The disconnect between modern application development and Java is that the apps built on newer programming languages tend to be more lightweight, agile and flexible, often running in containers, which traditionally Java has not been well-equipped for.
In order to evolve to keep up with modern, cloud-native apps, Java needs to keep all of what makes it so dependable, while also being able to function in new app environments. Part of Java’s renaissance moment is that developers are beginning to realize that, and are doing what they can to modernize Java while not straying too far from the tried and true benefits of the language. This can enable allow the millions of current Java developers to expand the work they can do without having to learn an entirely new language and shift how they work.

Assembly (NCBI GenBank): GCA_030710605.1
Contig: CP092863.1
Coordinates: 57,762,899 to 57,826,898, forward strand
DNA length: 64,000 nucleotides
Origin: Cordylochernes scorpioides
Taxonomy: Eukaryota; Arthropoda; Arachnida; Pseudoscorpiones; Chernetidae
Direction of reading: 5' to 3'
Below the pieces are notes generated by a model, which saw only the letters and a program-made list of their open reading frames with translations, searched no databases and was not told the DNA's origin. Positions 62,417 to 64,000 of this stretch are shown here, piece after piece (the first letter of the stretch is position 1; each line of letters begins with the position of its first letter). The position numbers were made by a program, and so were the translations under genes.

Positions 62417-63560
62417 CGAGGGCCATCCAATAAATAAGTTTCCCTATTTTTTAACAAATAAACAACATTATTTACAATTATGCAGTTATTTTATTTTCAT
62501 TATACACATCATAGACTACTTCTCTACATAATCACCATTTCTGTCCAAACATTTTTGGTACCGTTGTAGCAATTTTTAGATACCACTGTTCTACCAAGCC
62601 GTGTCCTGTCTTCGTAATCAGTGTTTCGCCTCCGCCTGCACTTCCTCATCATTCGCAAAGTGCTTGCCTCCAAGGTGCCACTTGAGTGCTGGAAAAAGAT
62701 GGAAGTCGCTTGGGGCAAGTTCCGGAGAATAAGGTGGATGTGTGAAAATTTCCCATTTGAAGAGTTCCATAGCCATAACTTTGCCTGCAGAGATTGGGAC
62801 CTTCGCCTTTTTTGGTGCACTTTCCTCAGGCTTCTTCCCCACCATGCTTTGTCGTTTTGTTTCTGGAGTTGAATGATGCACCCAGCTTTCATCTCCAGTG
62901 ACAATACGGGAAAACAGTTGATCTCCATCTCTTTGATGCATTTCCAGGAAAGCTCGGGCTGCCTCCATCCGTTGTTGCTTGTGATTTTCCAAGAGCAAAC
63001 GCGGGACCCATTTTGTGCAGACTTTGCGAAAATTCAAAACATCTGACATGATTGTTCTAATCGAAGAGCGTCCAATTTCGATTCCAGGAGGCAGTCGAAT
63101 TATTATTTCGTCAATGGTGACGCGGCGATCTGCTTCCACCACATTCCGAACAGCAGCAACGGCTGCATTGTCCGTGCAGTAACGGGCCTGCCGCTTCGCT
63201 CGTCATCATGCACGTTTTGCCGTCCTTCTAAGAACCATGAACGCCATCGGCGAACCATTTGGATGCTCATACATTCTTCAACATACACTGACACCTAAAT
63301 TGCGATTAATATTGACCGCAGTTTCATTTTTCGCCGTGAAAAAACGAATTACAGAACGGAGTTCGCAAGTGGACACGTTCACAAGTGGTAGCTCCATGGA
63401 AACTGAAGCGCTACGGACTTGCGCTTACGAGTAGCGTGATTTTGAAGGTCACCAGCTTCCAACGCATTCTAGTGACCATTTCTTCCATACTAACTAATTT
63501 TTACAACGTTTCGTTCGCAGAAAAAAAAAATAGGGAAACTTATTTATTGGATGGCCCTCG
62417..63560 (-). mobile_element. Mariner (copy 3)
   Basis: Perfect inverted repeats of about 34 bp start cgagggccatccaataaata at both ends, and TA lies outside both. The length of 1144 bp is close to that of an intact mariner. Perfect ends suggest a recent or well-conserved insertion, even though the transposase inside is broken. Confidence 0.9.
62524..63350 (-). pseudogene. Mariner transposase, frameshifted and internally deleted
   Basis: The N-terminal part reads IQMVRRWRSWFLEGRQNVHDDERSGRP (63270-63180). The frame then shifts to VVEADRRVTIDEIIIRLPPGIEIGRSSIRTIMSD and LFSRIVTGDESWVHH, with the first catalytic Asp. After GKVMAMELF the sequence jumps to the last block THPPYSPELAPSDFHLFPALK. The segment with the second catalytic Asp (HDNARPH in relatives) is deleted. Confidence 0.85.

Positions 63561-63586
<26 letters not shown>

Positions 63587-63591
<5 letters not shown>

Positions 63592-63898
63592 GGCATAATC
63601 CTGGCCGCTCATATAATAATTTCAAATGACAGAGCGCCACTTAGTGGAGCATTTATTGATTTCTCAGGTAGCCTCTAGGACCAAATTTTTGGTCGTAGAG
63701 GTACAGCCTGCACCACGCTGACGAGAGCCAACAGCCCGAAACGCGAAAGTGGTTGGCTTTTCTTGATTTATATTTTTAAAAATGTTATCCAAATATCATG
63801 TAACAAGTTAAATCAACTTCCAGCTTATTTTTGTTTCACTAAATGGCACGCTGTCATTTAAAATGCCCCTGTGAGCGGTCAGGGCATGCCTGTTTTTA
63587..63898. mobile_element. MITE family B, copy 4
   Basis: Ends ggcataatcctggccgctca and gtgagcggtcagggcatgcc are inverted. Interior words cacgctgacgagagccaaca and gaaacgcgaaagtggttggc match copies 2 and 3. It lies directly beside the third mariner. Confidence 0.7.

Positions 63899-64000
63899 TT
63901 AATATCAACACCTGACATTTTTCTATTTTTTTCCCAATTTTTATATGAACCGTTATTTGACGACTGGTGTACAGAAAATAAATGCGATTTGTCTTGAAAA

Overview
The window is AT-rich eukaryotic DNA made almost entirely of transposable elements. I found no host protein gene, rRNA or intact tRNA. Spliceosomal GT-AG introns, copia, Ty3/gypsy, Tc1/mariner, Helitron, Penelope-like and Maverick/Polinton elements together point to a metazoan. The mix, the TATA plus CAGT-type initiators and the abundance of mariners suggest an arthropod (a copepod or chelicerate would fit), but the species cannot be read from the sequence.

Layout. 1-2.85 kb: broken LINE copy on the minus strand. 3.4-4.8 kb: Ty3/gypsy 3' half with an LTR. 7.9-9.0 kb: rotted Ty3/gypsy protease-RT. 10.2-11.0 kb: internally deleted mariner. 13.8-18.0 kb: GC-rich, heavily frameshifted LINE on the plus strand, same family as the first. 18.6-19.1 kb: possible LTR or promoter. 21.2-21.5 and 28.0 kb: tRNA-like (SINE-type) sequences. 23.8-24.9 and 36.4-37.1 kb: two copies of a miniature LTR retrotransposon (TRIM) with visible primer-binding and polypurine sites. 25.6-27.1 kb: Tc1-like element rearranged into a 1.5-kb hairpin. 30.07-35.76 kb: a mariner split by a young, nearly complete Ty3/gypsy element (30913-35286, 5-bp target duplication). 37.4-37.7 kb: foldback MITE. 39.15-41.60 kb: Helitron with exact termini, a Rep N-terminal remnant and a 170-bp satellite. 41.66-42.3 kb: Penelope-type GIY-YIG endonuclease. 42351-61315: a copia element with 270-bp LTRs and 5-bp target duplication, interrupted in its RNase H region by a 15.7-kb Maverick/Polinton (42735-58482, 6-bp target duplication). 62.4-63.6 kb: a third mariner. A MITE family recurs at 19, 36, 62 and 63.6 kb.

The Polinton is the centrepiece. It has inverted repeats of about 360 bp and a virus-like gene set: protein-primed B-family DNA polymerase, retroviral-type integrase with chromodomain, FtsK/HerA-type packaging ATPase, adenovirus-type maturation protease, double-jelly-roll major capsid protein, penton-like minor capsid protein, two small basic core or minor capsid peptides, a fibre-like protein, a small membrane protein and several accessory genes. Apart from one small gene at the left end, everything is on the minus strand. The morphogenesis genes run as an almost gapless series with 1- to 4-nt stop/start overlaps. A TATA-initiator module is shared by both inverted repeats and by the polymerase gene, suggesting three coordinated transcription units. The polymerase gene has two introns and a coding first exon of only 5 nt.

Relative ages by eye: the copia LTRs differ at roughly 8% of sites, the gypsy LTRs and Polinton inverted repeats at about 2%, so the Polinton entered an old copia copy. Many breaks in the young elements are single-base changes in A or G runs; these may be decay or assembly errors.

Java is no spring chicken and some are even referring to it as a “vintage language”. Despite its popularity, there are some complaints about it. In our new cloud-native world, why does Java need to evolve? In order to evolve to keep up with modern, cloud-native apps, Java needs to keep all of what makes it so dependable, while also being able to function in new app environments.
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